Last weekend I did something radical (for me). I turned off my phone at sundown and didn’t turn it on again until Saturday night. I started to write that I didn’t pick it up again until Saturday night, but then I remembered that isn’t true. I picked it up automatically when I woke up in the morning. I picked it up again when I was curious about the weather for the day. Then another time when I was thinking about a friend and wanted to check in. Each time I put it back down.
Here’s why: I was looking for peace. Also, I was looking for honesty. I made a conscious decision to prioritize both, believing passionately in the concept that I get better at what I practice.
The week before was The Shabbat Project. For The Shabbat Project, Jews of all kinds practice observing Shabbat, paying attention to their practice in a more focused way then they do on other weeks. As a JWRP ‘graduate’ there was a fair amount about The Shabbat Project in my Facebook feed and in the What’sApp group text from my Israel trip group. I decided it didn’t really have to do with me, because I’m already thoughtful about my Shabbat observance and don’t require outside direction and community support.
(There are many moments when I don’t seem to have left adolescence)
When my trip leader suggested that our group members take the opportunity to shut off our phones for Shabbat, I thought to myself, “I already do that, I don’t text on Shabbat.”.
Except for when I do.
I confess (I know – wrong religion, or at the very least wrong time of year) that I often get stuck in the commandedness of these things. I don’t like to be bossed. I don’t like to be told. (See adolescent comment above.) I don’t react well.
But, I’m not 14 any more. I’m 44. I know things about myself that I might not have known as an adolescent. I know that while I don’t do well with being commanded, that my most powerful motivation comes from being inspired. I know that as a liberal Jew, that Judaism and my Jewish communities are exactly that for me – inspiration.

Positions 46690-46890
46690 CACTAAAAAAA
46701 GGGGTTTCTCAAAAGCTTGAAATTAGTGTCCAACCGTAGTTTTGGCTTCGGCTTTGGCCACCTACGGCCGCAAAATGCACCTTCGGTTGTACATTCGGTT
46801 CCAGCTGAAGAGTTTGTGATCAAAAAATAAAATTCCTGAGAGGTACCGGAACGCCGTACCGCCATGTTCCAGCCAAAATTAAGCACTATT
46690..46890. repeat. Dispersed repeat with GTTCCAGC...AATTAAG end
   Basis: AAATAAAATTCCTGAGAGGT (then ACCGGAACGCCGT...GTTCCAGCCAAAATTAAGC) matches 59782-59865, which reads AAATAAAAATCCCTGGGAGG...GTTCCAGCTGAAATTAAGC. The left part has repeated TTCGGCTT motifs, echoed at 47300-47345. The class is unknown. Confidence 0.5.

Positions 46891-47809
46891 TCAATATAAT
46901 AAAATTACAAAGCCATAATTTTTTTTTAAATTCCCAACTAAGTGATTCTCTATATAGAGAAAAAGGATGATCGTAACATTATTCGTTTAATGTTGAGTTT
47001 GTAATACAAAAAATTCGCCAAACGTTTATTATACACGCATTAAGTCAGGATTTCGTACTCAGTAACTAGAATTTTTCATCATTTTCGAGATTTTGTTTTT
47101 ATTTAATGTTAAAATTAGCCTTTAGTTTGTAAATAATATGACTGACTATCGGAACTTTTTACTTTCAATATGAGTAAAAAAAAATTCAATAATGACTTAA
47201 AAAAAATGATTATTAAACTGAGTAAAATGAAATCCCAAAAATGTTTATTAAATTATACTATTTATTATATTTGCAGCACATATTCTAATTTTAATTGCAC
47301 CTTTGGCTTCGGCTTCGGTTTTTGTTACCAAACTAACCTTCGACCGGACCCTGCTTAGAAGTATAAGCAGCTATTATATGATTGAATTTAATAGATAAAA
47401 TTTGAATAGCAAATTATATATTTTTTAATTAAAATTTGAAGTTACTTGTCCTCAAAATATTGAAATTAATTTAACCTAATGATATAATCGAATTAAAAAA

So, I let myself be inspired. I turned off my phone.
Here’s what turning off my phone helped me practice:
Patience. Every time I thought about something I wanted to search (up) on my phone, I thought that it could wait.
Awareness. Since I wasn’t distracting myself with my phone, I could hear my thoughts. A lot of my thoughts were planning related thoughts. Planning thoughts take me out of the moment ALL THE TIME.
I was also aware of just how much of a reflex turning to my phone has become in moments of boredom or discomfort. I don’t need a reason – I don’t need to be waiting for an email or text. I don’t need to look anything up. There is simply the desire to reach for my phone about every 10 minutes or so.
Connection. As I had taken my principle tool for numbing and distraction away, I focused on what was in front of me – usually people, sometimes our puppy. I paid attention. I invested. I had time. There was no text waiting to be responded to or sent.
Joy. There was something about opening up this space and time that led me to seek joy. I found myself thinking, what can I do that will feel good? What would be fun?
As the hours tick down to sundown, I’m looking forward to turning my phone off again. I like the challenge. I like the sense of affiliation with every other Jew who is doing the same. I like modelling putting my phone down for my family. I like how I felt practicing seeking peace.
I love the idea of seeking peace. For me. For the world. I think we all need more peace.
In September, I spent a day at the Centre for Mindfulness Studies in Toronto in silent meditation. I was acutely aware of the agitation of my body and mind. It felt like both were shaking regularly. I have a tremendous amount of goodness and happiness in my life. Still, I feel a lot of agitation. Until that day in September, I wasn’t aware of how much.
I want more peace.
I’m so aware of the agitation in the world – all around me, so much of the time. It’s everywhere. Agitation is a fantastic force for change, but I don’t think I need so much of it. I don’t think our world needs so much of it.
Be the change you want to bring to the world. I find those words so inspiring. Thus, I practice seeking peace. I think peace is something that we can give. I think that it is something that we can find. I love thinking about how peace is something that we can build.
So, when I turn my phone off in several hours, I’m going to build some more peace in my life.